When a writer faces the music

Donald Rosenberg lost. So did Cleveland. And so did journalism in general and the precarious practice of music criticism in particular.

Two years ago Rosenberg found himself sidelined for telling the truth as he saw and heard it. And just a week ago he lost a lawsuit against his employer, Cleveland newspaper The Plain Dealer, and the Cleveland Orchestra.

Until 2008 Rosenberg was one of the most important music critics in the US. He covered the Cleveland Orchestra, which ranks as one of the best in the country, one of the so-called Big Five. Rosenberg supported that assessment and his perspective reflected love as well as authority. In 2000 he wrote the definitive history of the orchestra, chronicling the achievements of such resident conductors as George Szell, Pierre Boulez, Lorin Maazel, Christoph von Dohnányi.

Franz Welser-Möst joined the parade of music directors two years later. Welser-Möst was born in Linz, Austria, in 1960 and rose to fame in various European locales before undertaking a stormy six-year tenure as principal conductor of the London Philharmonic Orchestra in 1990. It was there that he acquired the nom de poignard that has hounded his career: “Frankly Worse Than Most”. A happier engagement at the Zurich Opera followed the London trials.

Rosenberg, whose background includes three music degrees plus experience as a horn player, greeted Welser-Möst’s appointment with reserved cordiality. As seasons wore on, he found much of the music-making competent but cool, correct yet uninspired. This, of course, raised the ire of the maestro, his management, the board of directors, public relations chieftains and all-important fundraisers. Still, after 16 years in his post, Rosenberg seemed to enjoy the continued support of his employers.

Like all thoughtful critics, he defended his subjective responses with objective evidence but he did not shy from controversy in print. Accompanying the orchestra on foreign tours, he reported failures as well as successes. In 2004 he bruised egos by quoting possibly jocular remarks that Welser-Möst made to a Swiss publication. The conductor described Cleveland as “an island” where “we have a world-class orchestra in ... an inflated farmers’ village”. The article also quoted the maestro’s views on private subsidy of the arts: “$5,000? You don’t get a handshake ... $10m? Of course, you go to dinner.” Wesler-Möst said he had been mistranslated.

Even so, the establishment in Cleveland was embarrassed, and Rosenberg became persona emphatically non grata in crucially influential circles. The orchestra registered official complaints and withdrew customary press courtesies. In a move that shook journalistic and critical establishments throughout the US, Rosenberg’s editor Susan Goldberg removed him from his primary beat, citing Rosenberg’s “closed mind”. He could no longer write about the Cleveland Orchestra. Zachary Lewis, 25 years younger and far less sophisticated in musical matters, was given that assignment. Rosenberg was left to cover dance and relatively minor organisations.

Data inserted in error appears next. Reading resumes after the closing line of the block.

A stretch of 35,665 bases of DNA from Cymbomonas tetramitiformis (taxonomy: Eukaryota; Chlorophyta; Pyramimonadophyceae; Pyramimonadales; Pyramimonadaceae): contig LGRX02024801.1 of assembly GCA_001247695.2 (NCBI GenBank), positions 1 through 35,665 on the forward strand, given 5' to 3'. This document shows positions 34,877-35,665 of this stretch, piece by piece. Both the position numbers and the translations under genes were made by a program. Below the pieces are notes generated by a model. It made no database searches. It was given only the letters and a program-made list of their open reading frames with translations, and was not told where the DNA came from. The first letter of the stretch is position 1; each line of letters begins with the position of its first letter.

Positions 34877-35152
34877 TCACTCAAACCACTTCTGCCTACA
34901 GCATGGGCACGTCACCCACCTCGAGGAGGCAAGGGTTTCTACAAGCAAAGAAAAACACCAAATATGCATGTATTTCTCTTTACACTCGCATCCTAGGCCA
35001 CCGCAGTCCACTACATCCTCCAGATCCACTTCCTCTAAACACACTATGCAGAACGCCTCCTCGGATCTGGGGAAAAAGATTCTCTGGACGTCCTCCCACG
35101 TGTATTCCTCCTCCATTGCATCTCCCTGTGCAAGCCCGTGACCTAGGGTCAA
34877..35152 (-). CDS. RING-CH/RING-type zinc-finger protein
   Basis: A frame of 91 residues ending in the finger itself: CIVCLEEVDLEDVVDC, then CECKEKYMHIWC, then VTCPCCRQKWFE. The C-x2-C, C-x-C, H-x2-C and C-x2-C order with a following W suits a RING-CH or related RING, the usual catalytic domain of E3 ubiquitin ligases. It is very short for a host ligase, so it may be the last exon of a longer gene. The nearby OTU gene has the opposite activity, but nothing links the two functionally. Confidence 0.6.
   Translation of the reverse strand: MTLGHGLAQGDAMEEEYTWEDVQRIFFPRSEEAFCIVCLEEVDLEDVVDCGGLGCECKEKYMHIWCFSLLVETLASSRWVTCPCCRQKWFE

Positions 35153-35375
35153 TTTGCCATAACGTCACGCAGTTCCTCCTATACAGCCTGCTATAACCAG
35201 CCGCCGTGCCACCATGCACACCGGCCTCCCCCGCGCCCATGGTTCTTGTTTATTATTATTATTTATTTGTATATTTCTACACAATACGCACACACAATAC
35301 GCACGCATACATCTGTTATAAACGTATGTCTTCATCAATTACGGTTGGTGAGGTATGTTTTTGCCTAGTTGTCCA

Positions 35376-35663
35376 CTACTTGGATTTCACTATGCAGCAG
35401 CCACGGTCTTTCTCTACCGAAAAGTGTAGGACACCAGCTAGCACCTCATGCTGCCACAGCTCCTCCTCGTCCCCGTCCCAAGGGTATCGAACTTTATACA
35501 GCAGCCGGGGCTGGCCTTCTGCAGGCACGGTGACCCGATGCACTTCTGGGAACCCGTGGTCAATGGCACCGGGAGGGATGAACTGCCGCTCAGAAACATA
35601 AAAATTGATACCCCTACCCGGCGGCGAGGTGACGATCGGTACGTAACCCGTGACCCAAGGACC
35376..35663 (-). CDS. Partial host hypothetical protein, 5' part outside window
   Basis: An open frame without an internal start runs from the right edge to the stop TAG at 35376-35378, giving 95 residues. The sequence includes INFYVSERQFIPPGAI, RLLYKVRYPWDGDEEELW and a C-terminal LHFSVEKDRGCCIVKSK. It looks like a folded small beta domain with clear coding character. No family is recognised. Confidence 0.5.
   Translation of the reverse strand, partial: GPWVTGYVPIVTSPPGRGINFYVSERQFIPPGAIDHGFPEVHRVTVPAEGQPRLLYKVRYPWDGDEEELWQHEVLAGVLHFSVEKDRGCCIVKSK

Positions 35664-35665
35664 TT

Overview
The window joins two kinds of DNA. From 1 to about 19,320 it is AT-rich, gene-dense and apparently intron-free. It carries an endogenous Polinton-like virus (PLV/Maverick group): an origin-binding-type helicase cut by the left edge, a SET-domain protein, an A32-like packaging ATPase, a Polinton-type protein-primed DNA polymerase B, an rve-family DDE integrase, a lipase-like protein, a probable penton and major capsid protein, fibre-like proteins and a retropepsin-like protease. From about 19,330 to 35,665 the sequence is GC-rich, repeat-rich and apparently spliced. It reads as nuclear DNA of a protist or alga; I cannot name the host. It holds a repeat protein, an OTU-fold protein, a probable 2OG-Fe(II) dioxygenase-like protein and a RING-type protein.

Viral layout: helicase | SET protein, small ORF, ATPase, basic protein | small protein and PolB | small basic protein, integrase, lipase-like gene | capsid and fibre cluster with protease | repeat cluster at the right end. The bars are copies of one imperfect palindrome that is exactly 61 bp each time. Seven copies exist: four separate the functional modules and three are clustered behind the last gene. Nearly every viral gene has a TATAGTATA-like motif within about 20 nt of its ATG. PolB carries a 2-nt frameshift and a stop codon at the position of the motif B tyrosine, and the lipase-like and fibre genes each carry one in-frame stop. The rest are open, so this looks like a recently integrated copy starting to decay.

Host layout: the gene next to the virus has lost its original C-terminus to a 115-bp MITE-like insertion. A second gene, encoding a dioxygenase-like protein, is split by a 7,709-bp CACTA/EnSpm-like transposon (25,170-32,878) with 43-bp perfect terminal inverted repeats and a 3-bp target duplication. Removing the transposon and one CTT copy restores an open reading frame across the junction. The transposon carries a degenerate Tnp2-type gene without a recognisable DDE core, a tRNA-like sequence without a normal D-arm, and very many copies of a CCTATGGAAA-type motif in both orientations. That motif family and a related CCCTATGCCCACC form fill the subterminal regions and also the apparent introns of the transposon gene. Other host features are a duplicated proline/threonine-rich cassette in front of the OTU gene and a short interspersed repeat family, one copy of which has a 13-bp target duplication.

Humiliated and devastated, also incredulous, he embarked on an apparent act of heroic futility. He sued The Plain Dealer for retaliation and age discrimination, and sued the Cleveland Orchestra for defamation and contract interference. Few could dispute the moral persuasiveness of his claims but the court proved unsympathetic to the legal arguments. Rosenberg remains employed at The Plain Dealer yet forbidden even to mention the Cleveland Orchestra. His future plans, he says, are uncertain.

With newspapers round the US shrinking at best, disappearing at worst, critics have become an endangered species. Some may thrive on bloggers’ websites, although these tend to confuse fans with professional commentators and the concept of expertise is blurred. The Rosenberg saga represents an alarming sign of the times.

As government cuts of arts subsidies start to bite all over Europe, especially in Britain, there is talk of relying on “the American model”. That means an increased reliance on individual contributions – which goes along with an acceptance, presumably, of the individual powers that accompany substantial donations. Where does critical independence fit into this?

Under ideal conditions, though, the “American model” can work wonderfully. Several lives ago I served as music critic for the Los Angeles Times, then flourishing. In some ways my situation paralleled Rosenberg’s. The young music director of the local philharmonic was a photogenic extrovert named Zubin Mehta. He made a mighty splash in heart-on-sleeve challenges but seemed insensitive to works requiring elegance, subtlety or introspection. My reviews offended the orchestral establishment. More important, they offended Dorothy Buffum Chandler, the Golden West’s powerful culture-booster, fundraiser and social doyenne. She was also the mother of Otis Chandler, publisher of the LA Times.

Mrs Chandler wanted me fired. Her son, bless him, had other ideas. He ran a full-page “house advertisement” in the paper, featuring my beleaguered mug and bearing a blush-inducing headline: “He faces the music even when it hurts.” Otis sent me this message: “Keep the faith, baby, ’cause your publisher boss (your only boss) is with you all the way.” The editors, bless them, seconded the motion. “You protect Beethoven,” they declared, “and we’ll protect Bernheimer.”

Who, one wonders, is protecting Beethoven in Cleveland?

Martin Bernheimer covers music in New York for the FT. He won the Pulitzer Prize for criticism while at the LA Times

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